How Does a State of Emergency Affect Home Insurance?
The COVID-19 infection continues to spread. Though numbers of cases and deaths in Canada are enviable compared to those of Spain, Italy, or the U.S., they continue to rise. So too does the unemployment rate due to the lockdown, which has many Canadians struggling to pay their bills on time including auto and home insurance.
Insurance companies are aware of the challenges their customers are facing, and many are taking steps to help by way of emergency relief measures to help them cope.
On March 17, the province of Ontario declared a state of emergency. It recently extended it until May 12. Alberta has declared a more limited state of public health emergency, which allows the province to take central control of health care for 30 days, and it renewed for up to 90 days.
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What Happens When a Government Declares a State of Emergency?
A state of emergency allows governments to invoke certain powers, for example, closing non-essential services and banning gatherings, to protect the populace.
While provinces and even municipalities have their own variations on the theme, the federal definition of a state of emergency includes situations that:
- Endangers the lives, health, or safety of Canadians, and is of such proportions or nature as to exceed the capacity or authority of a province to deal with it
- Threatens the ability of the government to preserve the sovereignty, security, and territorial integrity of Canada
- Cannot be effectively dealt with under any other Canadian law
Ontario has declared a state emergency only twice previously, both times in 2003, in response to the severe acute respiratory syndrome (SARS) epidemic, and the massive northeast blackout that summer. States of emergency are occasionally declared for large forest fires and crippling floods.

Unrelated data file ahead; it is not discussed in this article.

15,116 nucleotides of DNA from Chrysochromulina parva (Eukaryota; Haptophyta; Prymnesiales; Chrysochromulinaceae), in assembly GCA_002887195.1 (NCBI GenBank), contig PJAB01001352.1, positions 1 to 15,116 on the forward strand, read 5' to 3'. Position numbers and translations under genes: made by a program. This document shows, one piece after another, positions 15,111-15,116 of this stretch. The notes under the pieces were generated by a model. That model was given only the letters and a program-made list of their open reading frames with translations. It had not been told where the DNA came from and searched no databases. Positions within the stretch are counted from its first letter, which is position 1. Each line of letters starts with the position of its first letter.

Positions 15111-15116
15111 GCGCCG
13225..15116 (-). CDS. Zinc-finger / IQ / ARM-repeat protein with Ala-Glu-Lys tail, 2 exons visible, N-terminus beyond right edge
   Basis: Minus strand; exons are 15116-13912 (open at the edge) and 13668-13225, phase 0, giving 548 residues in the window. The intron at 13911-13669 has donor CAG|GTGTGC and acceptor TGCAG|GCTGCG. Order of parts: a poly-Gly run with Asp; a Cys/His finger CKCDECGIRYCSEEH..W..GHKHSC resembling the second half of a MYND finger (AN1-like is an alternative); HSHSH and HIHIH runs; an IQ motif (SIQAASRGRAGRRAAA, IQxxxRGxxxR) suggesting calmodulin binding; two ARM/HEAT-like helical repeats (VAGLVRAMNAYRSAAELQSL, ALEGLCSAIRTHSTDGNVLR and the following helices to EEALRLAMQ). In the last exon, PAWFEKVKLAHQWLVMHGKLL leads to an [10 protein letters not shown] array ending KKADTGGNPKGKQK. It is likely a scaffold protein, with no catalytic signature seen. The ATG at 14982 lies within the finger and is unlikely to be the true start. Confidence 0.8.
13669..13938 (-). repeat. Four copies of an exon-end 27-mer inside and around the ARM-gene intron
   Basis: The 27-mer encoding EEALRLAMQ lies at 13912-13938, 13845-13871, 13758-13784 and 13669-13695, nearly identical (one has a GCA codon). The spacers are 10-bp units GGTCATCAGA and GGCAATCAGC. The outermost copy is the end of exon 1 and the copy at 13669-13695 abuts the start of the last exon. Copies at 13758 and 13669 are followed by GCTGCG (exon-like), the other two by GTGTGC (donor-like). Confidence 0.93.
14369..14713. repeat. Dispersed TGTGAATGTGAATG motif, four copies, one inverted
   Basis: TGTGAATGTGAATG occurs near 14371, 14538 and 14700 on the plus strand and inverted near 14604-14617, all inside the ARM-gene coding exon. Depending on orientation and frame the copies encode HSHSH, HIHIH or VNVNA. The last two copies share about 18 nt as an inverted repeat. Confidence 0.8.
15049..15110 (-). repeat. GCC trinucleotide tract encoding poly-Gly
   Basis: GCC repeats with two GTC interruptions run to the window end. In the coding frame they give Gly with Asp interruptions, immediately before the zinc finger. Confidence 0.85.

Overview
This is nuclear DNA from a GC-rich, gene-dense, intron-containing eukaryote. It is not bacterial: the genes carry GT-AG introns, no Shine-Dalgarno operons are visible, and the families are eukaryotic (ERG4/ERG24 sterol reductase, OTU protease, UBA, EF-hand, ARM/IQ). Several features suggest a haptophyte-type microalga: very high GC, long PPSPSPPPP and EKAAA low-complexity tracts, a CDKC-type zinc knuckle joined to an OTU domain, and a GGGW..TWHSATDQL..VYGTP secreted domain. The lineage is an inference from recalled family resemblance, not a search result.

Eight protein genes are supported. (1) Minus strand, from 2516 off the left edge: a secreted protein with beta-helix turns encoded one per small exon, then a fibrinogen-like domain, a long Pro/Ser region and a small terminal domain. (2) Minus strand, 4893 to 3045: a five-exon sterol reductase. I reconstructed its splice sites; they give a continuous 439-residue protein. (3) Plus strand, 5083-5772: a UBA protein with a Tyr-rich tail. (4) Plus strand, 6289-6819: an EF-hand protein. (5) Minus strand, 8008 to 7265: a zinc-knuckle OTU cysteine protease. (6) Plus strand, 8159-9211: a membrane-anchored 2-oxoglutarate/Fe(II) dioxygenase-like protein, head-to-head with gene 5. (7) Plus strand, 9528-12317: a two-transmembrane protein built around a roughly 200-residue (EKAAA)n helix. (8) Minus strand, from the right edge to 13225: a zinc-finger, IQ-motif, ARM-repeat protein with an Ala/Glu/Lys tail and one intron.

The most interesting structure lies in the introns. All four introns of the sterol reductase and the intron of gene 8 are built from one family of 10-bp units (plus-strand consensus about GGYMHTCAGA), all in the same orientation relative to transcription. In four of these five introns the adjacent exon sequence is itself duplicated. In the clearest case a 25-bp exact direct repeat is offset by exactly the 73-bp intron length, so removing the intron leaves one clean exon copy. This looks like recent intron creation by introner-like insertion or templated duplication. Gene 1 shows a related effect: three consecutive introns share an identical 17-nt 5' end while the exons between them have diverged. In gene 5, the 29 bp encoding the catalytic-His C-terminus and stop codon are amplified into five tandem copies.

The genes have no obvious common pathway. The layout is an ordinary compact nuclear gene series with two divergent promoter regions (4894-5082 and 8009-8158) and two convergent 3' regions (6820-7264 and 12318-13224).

So, the impact of a declaration of a state of emergency will depend on the nature of the emergency.
In this pandemic, the major disruption we are experiencing is “social or physical distancing”. To keep large groups of people out of proximity, non-essential businesses and offices may be closed. Most large companies have a telecommuting infrastructure that’s up to the task of allowing its employees to deal with customer inquiries from home.
Can I Get a House Inspection During a State of Emergency?
It may be problematic for home inspectors to conduct a review of a dwelling and property during the coronavirus lockdown.
The Ontario Association of Home Inspectors (OAHI) has determined inspections are an essential service, since they support the safe operations of homes and businesses. OAHI has instituted protocols to ensure the safety of inspectors, and they may refuse jobs if they’re uncomfortable about the infection status of the parties involved, and reviews will be done by teleconference.
What Does a Home Insurance Policy Cover?
In a basic home insurance policy, the perils that are covered are specified; in a comprehensive contract, the perils named are those that are excluded from coverage. In either case, damage resulting from poor maintenance or neglect are not covered.
Generally, a state of emergency declaration shouldn’t affect your home insurance coverage unless your policy is up for renewal.
A state of emergency declaration’s impact on home insurance policies varies by company. For insurers that have implemented an emergency endorsement, it will grant an extension on the expiry date of a home insurance policy. The length of that period depends on the insurer, but typically it is up to 120 days. Other insurers that do not have an emergency endorsement are handling the matter on case-by-case basis.
If your home insurance policy is up for renewal or will be soon, you have options. In addition to contacting your home insurance provider to inquire about an extension on your existing policy’s expiry date, shop around to compare rates and policies to find the policy that suits your needs best.